Another great novel from Steinbeck who I have always considered one of my favorite authors. Not sure why I had never read this one before - I know I read its sequel "Sweet Thursday" several years ago and enjoyed it very much. Cannery Row is written in the style of "Grapes of Wrath" where he tells the story interspersed (every other chapter) with little vignettes that relate to the story. It is one of Steinbeck's more humorous novels telling the story of the residents of the Row including Mack and his group of vagrants, Doc - the marine biologist, Lee Chong - the Chinese grocer, and the local prostitutes. In Cannery Row, if things can go wrong, they will. This is especially noted in the first planned party put on by Mack and his gang for Doc - one of the hilarious highlights of the novel. Being Steinbeck, the novel also shows some of the tragedy of life including what happens to the young Frankie. All in all, I would recommend this one along with any other Steinbeck novel!
Cannery Row is a place i love to visit up in Monterey- this book captures the essence of Cannery Row well. Steinbeck is an amazing author, and he can bring a place to life from the pages of his books, however i must say that this was not my favorite book. I found some of the things he wrote about to be boring, while he would mention other things that would have been very interesting to learn more about, yet he just glossed over them. I kept waiting for the story to pick up and go somewhere,yet to me, it never went anywhere, just meandered then ended.
This book is a pleasurable, enjoyable read. The characters are wonderful, the story line is funny and sentimental. It's easy to read, and Steinbeck paints this little world that you feel like being in. There's a reason they teach this in your American Lit class; it's just great writing. This has to be his best book. This is one to fall in love with.
Knowing that I loved East of Eden, I expected something like that from this book. They are NOT similar at all.
I had a hard time getting into this book ... I couldn't quite figure out what the author was trying to do. However, once I figured it out, I loved this short little book!
Cannery Row is about the people living in on the row (it's in Monterey, California, in case you didn't know). It's about their lives, what they do from day to day, how they interact. The story is set in the 1930s when money is tight but Prohibition is over.
In brief, somewhat unconnected chapters, Steinbeck introduces you to the men and women of the town. What I realized about halfway through the book is that he's actually giving you the events of a week or so in chronological order. He updates you on one group of people, then in the next chapter fills you in on what another group is doing across town. Sometimes those stories relate to each other, sometimes not. Once I "got it" the book completely made sense to me and I really enjoyed it.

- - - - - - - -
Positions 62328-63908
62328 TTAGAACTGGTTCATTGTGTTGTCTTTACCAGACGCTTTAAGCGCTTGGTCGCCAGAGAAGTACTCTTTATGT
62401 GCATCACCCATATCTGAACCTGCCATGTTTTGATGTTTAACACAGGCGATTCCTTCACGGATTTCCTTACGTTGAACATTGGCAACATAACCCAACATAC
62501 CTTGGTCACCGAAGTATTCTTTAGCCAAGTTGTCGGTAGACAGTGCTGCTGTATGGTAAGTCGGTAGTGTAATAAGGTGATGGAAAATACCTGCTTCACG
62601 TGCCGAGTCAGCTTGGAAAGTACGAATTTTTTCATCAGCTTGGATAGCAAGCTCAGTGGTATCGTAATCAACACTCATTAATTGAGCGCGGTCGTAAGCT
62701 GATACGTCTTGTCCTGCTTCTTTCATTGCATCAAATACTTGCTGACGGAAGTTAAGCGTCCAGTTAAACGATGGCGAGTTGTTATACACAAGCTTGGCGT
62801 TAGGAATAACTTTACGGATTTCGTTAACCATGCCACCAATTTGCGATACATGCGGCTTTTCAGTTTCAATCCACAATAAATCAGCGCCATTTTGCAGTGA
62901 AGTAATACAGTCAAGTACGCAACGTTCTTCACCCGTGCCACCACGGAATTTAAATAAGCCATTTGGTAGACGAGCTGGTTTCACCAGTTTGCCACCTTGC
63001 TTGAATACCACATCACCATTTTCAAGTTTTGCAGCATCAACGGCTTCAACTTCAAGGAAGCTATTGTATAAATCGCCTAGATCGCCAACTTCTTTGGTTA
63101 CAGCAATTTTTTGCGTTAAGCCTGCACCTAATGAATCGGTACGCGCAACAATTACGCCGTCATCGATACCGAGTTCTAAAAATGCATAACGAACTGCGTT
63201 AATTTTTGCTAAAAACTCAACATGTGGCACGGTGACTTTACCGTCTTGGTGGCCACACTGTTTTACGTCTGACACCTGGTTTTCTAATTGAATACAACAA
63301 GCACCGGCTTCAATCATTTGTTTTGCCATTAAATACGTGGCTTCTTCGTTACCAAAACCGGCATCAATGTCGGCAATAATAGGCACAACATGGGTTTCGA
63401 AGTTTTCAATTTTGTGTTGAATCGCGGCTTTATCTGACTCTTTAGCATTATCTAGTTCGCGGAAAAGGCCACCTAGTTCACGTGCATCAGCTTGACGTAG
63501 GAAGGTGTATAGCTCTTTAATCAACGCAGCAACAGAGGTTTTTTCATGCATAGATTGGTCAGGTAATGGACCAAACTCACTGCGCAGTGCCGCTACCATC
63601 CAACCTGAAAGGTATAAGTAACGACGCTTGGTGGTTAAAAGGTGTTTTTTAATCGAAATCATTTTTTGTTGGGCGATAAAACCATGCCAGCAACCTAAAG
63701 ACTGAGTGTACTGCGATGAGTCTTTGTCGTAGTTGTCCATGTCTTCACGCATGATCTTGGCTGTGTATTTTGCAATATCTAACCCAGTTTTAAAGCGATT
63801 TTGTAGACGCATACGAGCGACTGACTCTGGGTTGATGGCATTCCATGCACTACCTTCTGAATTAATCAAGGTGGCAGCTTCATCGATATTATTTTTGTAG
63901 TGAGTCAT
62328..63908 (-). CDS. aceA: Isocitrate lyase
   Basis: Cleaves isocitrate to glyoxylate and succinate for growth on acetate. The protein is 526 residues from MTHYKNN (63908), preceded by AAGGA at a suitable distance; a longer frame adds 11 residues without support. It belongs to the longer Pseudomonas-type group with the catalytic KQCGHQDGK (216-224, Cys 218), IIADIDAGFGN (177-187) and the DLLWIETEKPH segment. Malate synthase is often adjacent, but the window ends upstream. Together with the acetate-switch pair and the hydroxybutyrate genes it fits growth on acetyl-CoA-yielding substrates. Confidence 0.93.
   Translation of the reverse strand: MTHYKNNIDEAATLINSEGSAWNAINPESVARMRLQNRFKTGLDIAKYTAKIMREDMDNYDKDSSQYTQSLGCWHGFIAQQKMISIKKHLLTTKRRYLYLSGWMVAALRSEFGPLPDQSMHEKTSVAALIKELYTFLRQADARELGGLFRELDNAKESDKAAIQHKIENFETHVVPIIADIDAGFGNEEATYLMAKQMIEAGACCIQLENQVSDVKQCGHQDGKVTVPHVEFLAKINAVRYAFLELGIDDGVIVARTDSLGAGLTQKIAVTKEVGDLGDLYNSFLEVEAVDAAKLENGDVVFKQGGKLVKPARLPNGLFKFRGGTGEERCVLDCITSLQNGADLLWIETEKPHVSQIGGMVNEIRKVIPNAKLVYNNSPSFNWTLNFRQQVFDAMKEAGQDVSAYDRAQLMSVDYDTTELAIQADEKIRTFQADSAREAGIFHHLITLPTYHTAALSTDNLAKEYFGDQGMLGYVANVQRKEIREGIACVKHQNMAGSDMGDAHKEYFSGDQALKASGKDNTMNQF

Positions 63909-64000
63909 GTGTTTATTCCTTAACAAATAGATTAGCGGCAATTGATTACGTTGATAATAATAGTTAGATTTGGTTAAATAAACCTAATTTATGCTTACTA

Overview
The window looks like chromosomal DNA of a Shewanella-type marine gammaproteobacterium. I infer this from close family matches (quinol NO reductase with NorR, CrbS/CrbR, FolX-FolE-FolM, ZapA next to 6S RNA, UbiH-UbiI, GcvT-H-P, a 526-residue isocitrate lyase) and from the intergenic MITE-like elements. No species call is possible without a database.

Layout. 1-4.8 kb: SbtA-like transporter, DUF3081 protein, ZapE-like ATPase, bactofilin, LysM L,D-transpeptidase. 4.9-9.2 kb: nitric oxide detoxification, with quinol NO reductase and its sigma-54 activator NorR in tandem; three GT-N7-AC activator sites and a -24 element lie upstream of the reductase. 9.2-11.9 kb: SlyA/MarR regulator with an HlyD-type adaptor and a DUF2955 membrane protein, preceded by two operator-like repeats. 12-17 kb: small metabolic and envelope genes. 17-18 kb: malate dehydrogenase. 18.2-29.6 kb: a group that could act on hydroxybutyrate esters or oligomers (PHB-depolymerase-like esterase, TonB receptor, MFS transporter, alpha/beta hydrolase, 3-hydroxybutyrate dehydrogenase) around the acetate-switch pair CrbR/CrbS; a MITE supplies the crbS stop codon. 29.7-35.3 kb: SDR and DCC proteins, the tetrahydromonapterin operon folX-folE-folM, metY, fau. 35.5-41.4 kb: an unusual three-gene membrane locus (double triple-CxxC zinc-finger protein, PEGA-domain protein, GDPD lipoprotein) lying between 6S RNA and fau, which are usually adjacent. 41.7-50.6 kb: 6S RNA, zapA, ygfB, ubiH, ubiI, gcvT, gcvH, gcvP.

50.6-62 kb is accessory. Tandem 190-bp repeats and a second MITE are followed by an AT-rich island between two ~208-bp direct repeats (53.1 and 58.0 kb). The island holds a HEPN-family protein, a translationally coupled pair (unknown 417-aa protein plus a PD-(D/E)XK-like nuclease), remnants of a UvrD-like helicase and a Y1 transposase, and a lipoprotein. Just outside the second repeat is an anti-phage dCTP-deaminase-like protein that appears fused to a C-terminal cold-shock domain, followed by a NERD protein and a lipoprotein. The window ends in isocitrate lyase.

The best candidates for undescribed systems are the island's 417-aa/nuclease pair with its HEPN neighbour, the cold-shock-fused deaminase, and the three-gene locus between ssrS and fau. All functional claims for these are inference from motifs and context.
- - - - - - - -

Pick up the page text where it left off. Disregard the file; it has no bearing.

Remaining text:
I do have to mention Steinbeck's amazing writing. His descriptions are vivid and unique. For those of you familiar with the coast of California (I've been there a few times) you'll immediately recognize the towns and physical features he includes. But even if you've never seen a tide pool, for example, you'll be able to see it clearly in your imagination. I wanted to include the entire tide pool description here but it's too long. Instead, I'll give you this snippet:
The creeping murderer, the octopus, steals out, slowly, softly, moving like a gray mist, pretending now to be a bit of weed, now a rock, now a lump of decaying meat while its evil goat eyes watch coldly. ... suddenly it runs lightly on the tips of its arms, as ferociously as a charging cat.
You really have to read that entire section - it's is so ... vivid is the only word I can come up with.
In other parts of the book the author uses interesting word choices as well. At one point some men are smelling the stew they've been cooking for hours and the smell is "heartbreaking" ... I can feel that. Several of the men say "idear" rather than "idea" ... my uncles all use that word too.
At just over 100 pages, this is an easy and entertaining read with excellent use of language.
(Read more of my reviews on my blog: www.age30books.blogspot.com)
It was ok, not the great American novel though.
marvelous, lyrical writing...engaging characters dance through a crazy whirl of a story. you'll remember these folks forever.
Fast read for Steinbeck fans.
"Cannery Row in Monterey in California is a poem, a stink, a grating noise, a quality of light, a tone, a habit, a nostalgia, a dream..."
Pretty much everybody has heard of "Cannery Row" and yet most haven't read it, going for Steinbeck's "Grapes of Wrath" or "Of Mice and Men" instead. While those books are traveling stories, this one is firmly rooted in one spot: amongst the low-rent denizens of 30's or 40's Monterrey. There's drunks, do-gooders, prostitutes, day laborers, Chinese grocery owners, and all of their lives are intertwined. This book is a good snapshot of an interesting period in a unique place and time.
The book is practically new.
A classic book by author John Steinbeck. This book was written in 1945. Steinbeck is best known for "The Grapes of Wrath".
Have loved this book since childhood!